New York Times site still experiencing problems following Tuesday outage
Syrian Electronic Army takes credit for New York Times attack
The group is loyal to Syrian President Bashar Al-Assad
Twitter also experienced problems on Tuesday due to a similar attack
The New York Times website was still experiencing some issues late Wednesday and early Thursday following a widespread outage. Evidence continued to mount that it was the result of an attack by the Syrian Electronic Army.
The group, loyal to Syrian President Bashar Al-Assad, has been behind multiple attacks on media websites in recent months and, on Twitter, took credit for a sophisticated hack that had hobbled the Times’ news site for roughly 20 hours.
“The @nytimes attack was going to deliver an anti-war message but our server couldn’t last for 3 minutes,” the group posted on its Twitter feed at about 9:40 Wednesday morning.
The attack came as governments in several countries considered military action in light of reports that Al-Assad has used chemical weapons against his own people in an effort to quell an uprising calling for his ouster.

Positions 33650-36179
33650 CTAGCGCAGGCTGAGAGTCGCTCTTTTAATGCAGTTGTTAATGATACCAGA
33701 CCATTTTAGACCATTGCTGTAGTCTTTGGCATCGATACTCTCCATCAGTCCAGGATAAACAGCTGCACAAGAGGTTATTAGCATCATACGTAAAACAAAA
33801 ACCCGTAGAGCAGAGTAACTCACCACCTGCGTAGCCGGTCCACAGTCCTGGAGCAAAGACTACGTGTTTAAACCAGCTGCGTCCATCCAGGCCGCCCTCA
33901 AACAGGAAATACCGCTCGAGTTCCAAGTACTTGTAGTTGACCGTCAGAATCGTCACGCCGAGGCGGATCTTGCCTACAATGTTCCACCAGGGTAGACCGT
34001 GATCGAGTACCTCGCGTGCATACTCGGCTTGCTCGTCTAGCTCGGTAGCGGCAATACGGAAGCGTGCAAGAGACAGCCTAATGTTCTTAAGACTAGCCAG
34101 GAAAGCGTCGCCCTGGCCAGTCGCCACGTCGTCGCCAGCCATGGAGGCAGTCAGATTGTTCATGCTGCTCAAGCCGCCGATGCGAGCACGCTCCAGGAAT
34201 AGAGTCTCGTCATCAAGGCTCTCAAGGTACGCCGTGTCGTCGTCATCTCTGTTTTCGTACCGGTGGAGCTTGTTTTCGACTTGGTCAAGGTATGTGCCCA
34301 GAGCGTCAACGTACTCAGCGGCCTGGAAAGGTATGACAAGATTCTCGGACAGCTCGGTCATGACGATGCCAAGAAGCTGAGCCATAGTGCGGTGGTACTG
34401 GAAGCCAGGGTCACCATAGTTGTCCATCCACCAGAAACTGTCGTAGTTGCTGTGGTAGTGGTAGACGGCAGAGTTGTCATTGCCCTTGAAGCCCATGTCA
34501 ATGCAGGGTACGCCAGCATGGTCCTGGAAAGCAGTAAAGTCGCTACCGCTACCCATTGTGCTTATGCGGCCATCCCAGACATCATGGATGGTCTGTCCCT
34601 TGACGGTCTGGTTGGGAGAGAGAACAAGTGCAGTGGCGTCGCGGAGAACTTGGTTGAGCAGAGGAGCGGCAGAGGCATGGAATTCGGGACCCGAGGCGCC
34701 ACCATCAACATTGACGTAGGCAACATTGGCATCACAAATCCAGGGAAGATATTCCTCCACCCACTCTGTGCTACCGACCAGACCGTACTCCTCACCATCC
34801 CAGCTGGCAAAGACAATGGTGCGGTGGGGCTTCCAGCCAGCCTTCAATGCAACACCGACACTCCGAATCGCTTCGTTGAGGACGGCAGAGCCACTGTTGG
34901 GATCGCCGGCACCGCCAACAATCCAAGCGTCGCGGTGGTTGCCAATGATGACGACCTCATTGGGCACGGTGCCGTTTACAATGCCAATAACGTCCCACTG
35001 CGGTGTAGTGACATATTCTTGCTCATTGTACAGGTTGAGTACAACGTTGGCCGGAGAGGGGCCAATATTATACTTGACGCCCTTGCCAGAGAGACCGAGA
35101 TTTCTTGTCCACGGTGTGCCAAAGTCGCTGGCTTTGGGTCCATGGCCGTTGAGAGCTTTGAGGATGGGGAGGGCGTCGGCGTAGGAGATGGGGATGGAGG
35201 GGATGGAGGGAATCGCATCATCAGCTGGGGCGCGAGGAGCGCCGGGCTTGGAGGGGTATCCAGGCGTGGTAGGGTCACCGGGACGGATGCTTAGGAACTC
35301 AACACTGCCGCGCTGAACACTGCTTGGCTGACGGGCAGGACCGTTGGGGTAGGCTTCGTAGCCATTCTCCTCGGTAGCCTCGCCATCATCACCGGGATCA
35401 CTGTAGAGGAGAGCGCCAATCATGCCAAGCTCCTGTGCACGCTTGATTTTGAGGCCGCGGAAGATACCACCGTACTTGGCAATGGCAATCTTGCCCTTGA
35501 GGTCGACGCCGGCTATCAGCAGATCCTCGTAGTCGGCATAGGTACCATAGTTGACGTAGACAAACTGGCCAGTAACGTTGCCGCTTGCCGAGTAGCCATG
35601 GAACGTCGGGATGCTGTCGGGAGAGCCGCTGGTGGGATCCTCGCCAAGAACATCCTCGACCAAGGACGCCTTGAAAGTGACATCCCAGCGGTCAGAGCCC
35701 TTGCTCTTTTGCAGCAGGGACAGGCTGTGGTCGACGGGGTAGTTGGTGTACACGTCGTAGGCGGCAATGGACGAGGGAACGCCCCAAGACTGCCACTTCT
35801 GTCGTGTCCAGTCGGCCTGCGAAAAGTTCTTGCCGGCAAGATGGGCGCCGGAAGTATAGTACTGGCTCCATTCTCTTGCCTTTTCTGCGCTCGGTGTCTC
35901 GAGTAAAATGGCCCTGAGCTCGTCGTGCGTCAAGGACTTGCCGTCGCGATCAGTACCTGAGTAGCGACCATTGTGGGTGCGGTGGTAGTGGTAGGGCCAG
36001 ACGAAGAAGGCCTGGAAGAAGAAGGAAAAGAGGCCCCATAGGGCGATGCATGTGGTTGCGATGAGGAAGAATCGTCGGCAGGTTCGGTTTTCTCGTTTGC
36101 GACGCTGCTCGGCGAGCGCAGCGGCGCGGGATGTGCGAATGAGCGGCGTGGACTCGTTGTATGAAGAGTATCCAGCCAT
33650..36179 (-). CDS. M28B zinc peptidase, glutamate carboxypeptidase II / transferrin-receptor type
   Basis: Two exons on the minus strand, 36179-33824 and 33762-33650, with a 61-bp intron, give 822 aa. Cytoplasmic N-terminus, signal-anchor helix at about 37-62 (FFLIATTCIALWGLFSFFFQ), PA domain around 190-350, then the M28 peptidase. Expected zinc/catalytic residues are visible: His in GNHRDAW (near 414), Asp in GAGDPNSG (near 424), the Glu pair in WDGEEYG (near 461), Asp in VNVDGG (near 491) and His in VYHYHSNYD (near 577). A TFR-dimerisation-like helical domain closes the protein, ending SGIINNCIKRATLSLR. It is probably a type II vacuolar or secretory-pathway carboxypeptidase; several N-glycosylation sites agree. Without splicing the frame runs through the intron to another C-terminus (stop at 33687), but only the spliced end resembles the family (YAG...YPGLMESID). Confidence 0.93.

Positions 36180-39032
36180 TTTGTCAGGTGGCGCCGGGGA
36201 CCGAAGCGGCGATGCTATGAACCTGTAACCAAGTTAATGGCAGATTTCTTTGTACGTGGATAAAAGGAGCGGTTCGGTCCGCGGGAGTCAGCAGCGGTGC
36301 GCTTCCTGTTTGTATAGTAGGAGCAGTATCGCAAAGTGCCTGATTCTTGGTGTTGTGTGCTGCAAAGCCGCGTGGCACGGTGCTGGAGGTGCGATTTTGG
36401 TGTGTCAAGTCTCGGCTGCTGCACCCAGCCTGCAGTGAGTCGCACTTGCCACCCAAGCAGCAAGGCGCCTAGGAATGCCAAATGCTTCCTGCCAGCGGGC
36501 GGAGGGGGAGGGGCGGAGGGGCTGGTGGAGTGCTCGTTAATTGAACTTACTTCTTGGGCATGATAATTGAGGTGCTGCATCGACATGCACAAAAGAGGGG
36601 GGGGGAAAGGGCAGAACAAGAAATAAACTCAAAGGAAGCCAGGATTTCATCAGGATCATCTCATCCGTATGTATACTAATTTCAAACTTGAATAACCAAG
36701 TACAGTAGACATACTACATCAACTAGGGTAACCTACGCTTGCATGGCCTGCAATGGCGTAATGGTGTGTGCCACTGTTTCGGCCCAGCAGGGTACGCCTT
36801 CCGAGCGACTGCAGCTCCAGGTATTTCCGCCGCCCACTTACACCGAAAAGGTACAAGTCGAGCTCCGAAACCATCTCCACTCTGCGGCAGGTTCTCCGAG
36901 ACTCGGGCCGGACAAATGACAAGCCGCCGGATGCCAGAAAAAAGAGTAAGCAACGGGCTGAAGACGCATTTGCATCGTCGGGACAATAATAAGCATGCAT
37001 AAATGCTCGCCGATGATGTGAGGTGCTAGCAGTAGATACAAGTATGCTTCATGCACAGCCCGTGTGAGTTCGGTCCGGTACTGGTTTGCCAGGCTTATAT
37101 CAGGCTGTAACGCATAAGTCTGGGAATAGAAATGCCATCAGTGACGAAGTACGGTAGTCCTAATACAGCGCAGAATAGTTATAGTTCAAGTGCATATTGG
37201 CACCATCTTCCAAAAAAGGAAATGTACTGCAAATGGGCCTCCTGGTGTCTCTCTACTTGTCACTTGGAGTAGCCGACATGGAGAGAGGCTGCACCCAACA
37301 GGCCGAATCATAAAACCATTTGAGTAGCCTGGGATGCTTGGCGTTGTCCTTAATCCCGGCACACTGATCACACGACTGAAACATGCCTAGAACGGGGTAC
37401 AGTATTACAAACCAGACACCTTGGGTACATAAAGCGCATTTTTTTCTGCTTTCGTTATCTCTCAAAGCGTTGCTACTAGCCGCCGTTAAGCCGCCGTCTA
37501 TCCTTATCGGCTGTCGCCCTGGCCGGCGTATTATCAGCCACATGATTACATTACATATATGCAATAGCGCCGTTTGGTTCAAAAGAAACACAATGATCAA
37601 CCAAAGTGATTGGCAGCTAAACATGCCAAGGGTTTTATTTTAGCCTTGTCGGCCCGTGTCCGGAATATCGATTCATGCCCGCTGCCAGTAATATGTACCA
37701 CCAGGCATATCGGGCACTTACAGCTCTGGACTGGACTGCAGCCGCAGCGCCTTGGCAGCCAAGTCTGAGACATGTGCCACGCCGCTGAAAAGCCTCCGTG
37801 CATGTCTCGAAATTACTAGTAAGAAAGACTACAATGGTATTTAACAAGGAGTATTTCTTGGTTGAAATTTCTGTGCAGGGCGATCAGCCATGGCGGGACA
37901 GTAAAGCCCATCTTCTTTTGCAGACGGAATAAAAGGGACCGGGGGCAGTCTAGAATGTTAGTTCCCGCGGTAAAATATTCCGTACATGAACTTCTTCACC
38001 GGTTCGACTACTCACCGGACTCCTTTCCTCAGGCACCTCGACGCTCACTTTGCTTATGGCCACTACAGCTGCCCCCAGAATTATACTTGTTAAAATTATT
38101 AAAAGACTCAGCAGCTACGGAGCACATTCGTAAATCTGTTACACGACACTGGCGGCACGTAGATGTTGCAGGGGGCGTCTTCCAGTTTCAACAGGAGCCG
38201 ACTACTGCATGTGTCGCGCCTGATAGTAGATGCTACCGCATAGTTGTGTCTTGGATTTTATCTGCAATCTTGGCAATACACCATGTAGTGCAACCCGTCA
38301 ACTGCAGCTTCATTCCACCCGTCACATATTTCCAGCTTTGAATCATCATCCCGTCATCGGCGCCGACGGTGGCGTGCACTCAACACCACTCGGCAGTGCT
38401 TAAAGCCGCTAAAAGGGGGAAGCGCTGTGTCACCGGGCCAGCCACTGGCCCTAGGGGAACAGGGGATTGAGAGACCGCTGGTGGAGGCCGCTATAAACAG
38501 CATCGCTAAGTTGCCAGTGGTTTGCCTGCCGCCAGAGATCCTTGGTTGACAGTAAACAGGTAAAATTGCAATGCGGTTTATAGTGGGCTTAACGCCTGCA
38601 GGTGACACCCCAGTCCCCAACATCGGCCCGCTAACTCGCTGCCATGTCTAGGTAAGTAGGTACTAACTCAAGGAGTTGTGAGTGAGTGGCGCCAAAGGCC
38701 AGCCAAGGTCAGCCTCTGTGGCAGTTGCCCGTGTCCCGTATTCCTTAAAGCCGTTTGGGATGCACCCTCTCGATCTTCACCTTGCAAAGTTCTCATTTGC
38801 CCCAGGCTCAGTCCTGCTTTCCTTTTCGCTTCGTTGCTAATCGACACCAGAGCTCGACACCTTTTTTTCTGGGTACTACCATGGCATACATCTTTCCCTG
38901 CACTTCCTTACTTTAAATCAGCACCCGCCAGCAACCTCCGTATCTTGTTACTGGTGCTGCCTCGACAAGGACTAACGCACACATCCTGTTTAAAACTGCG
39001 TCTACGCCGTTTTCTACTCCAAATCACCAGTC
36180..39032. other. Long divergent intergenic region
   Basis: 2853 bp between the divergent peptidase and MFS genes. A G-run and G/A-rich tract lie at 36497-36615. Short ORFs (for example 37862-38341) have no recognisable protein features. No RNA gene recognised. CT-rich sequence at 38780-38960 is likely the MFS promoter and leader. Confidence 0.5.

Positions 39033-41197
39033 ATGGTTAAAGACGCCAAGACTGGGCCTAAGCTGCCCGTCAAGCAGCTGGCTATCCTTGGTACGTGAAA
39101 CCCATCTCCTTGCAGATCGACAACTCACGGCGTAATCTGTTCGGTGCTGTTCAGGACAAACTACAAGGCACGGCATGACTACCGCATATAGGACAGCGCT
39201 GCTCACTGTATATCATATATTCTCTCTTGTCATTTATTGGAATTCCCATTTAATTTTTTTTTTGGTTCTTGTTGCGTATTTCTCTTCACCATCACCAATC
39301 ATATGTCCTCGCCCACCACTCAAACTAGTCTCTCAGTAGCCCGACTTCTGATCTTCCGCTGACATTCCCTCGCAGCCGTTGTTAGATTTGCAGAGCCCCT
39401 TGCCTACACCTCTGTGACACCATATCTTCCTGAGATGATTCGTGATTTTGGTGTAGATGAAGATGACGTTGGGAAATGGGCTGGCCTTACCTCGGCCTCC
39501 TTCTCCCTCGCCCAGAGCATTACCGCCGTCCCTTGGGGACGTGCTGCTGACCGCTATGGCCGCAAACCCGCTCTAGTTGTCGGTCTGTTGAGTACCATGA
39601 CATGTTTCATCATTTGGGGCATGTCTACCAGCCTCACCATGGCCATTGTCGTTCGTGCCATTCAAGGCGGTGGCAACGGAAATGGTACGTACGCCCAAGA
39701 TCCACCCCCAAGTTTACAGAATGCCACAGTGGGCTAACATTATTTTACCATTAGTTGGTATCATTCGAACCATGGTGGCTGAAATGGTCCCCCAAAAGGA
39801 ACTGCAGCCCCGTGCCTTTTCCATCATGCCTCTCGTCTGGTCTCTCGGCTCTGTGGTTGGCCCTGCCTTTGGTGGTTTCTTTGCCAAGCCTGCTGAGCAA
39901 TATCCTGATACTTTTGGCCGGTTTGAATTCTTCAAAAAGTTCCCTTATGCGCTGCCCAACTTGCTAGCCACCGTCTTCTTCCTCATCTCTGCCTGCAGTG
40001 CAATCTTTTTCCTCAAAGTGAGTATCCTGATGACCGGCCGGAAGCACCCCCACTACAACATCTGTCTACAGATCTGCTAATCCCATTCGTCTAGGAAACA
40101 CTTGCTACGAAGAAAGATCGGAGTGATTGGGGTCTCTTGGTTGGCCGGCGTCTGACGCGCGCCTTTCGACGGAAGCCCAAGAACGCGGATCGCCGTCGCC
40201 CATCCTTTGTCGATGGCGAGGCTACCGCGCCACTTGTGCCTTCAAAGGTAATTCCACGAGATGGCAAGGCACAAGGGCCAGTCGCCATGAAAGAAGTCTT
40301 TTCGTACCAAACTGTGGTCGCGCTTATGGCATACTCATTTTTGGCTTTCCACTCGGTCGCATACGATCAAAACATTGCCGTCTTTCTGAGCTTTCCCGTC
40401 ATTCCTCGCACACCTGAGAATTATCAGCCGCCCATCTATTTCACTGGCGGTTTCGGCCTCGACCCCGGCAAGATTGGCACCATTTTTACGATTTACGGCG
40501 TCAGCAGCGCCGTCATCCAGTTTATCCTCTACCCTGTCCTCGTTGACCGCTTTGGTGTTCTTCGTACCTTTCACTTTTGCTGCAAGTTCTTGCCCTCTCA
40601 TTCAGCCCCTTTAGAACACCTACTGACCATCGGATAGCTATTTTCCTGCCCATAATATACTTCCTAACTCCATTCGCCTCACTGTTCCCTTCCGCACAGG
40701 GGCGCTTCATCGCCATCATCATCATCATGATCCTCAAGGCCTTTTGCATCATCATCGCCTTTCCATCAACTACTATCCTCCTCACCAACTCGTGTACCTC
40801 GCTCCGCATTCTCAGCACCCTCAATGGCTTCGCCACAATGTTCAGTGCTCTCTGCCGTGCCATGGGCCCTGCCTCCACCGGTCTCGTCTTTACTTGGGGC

“Our website and domain are now down, but it was worth the attempt, for #Syria and world peace,” the group wrote later.
The group said their site was taken down because they violated their registration agreement.
The newspaper posted a message on its Facebook page about 5 p.m. ET that said, “Many users are having difficulty accessing The New York Times online. We are working to fix the problem. Our initial assessment is the outage is most likely the result of a malicious external attack.”
New York Times chief information officer Marc Frons sent the same update internally to employees at 4:20 p.m. and advised them not to send out sensitive emails “until this situation is resolved,” according to a statement from the New York Times. The outage was the result of an attack on the company’s domain name registrar, Melbourne IT.
The hackers gained access to a Melbourne IT reseller account using a phishing email and proceeded to change the DNS records of multiple domains, including NYTimes.com, according to the company.
“We are currently reviewing our logs to see if we can obtain information on the identity of the party that has used the reseller credentials, and we will share this information with the reseller and any relevant law enforcement bodies,” said Melbourne IT’s Tony Smith in a statement.
Twitter also was hampered briefly by a similar attack.
Several Twitter users posted screenshots of a “Hacked by SEA” message they said they received when they went to the New York Times homepage.